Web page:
Archive for April, 2009

Unbelievable

I was going to title this “Cow in Foxx Clothing,” but Peter says that attacking her personally probably isn’t helpful.

Whatever.

It’s my blog.

Representative Virgina Foxx is a horrible, horrible person. And a liar. And most definitely a piece of shit.

I lived in northern Colorado when Matthew Shepard was murdered. He did not die during a robbery. He died in a Ft Collins hospital after being beaten and left tied to a fence on a cold Wyoming winter night. He was killed because he was gay. It was not a hoax.

Earlier this month she used the phrase “tar baby” on the House floor. She’s dispicable. I hope she enjoys the hell she most certainly believes in.

Rep Foxx should be ashamed. I hope the good people on NC vote her out her next term.

The 400 is Coming

As luck would have it (and if I post tomorrow) Friday will be my 400th post.

I could wax nostalgic. Or I can give stuff away!

Let’s do that.

I’m giving away $10 Amazon or Starbucks gift card (winner’s choice) in a drawing on this post. And here you can have my copy of 10-10-10. Just leave a comment in the respective post.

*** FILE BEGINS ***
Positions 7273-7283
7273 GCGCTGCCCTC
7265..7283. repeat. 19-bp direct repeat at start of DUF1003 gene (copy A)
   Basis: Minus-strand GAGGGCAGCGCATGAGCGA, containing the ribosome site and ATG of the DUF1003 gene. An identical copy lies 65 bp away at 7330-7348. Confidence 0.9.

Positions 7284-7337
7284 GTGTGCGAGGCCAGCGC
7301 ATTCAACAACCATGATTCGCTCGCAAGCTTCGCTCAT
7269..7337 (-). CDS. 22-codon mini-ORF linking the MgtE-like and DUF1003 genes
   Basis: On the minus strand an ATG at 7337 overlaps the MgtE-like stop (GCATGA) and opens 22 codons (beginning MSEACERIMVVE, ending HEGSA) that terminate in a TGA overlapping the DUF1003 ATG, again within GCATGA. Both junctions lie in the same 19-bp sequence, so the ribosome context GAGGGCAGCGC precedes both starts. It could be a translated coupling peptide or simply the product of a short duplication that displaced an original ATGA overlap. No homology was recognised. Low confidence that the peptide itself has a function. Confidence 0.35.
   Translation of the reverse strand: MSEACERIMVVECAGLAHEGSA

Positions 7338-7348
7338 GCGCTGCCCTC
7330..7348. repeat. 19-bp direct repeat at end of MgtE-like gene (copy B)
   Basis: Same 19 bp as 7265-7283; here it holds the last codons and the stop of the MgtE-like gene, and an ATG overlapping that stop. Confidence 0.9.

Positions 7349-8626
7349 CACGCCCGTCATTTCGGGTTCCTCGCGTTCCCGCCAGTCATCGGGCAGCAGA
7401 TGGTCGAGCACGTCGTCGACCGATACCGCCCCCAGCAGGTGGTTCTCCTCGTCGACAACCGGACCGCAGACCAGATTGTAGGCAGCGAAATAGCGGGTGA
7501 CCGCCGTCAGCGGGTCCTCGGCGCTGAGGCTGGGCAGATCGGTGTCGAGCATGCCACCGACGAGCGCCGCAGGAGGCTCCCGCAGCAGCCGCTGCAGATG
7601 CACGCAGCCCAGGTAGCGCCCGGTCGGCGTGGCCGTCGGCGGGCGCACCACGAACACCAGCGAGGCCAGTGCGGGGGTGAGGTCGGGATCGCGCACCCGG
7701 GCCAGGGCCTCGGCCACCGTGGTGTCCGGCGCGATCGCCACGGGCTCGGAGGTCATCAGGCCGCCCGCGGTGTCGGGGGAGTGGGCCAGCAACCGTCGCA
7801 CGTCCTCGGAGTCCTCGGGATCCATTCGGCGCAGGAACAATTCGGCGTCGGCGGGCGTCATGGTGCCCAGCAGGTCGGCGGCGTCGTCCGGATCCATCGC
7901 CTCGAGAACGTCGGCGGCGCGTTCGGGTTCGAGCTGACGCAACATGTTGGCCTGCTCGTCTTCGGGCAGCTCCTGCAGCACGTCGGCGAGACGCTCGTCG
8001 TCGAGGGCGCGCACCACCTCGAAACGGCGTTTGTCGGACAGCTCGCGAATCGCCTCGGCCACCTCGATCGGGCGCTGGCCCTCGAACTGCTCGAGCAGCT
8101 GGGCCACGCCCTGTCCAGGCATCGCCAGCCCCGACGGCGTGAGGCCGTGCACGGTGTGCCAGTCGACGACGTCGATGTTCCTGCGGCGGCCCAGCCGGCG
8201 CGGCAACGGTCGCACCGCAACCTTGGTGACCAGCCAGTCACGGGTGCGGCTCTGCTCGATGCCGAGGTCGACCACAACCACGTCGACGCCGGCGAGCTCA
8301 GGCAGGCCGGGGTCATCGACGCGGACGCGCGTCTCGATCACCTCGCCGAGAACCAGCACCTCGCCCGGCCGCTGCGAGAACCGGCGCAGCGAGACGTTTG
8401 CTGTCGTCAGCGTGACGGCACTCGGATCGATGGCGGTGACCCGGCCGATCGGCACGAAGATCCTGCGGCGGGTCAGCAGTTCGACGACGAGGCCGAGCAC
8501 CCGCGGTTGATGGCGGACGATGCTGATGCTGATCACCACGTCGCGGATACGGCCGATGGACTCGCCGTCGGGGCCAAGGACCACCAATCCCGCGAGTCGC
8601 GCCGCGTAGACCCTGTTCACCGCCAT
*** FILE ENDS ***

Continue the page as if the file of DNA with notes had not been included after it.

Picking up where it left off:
I know, it does sort of sound like I’m bribing you for comments. Hmmm. Oh well, I can live with that.

The Many Faces of Elliot

Culture – UR Doin It Right!

We attended the Colorado Symphony Orchestra’s matinee on Sunday. They performed The Carnival of the Animals and Peter and the Wolf. Before the performance we visited the “petting zoo” where kids could see instruments in their natural habitats. Audrey really liked the violin, she liked it even more when she was able to get noise out of it.

Elliot reports that “listening to the instruments” was his favorite part of the our day out. Audrey says that “listening to the music” was her favorite part. That’s really weird, because yesterday their favorite parts were having soda with lunch and having beignets after the performance.

Audrey looks like Cousin It because it was really, really windy.

Dinner Photo Montage

We had a perfectly lovely evening with friends over for dinner. Below is Elliot’s take on the evening.

Decision Making (And a Give-Away!)

I suffer from analysis paralysis. Or I make rash decisions. I do both. In unequal amounts. And there is no pattern. I also like to remake decisions that cannot be remade, hypothesizing the different outcomes.

Take for example our most recent home purchase.

THREE years ago.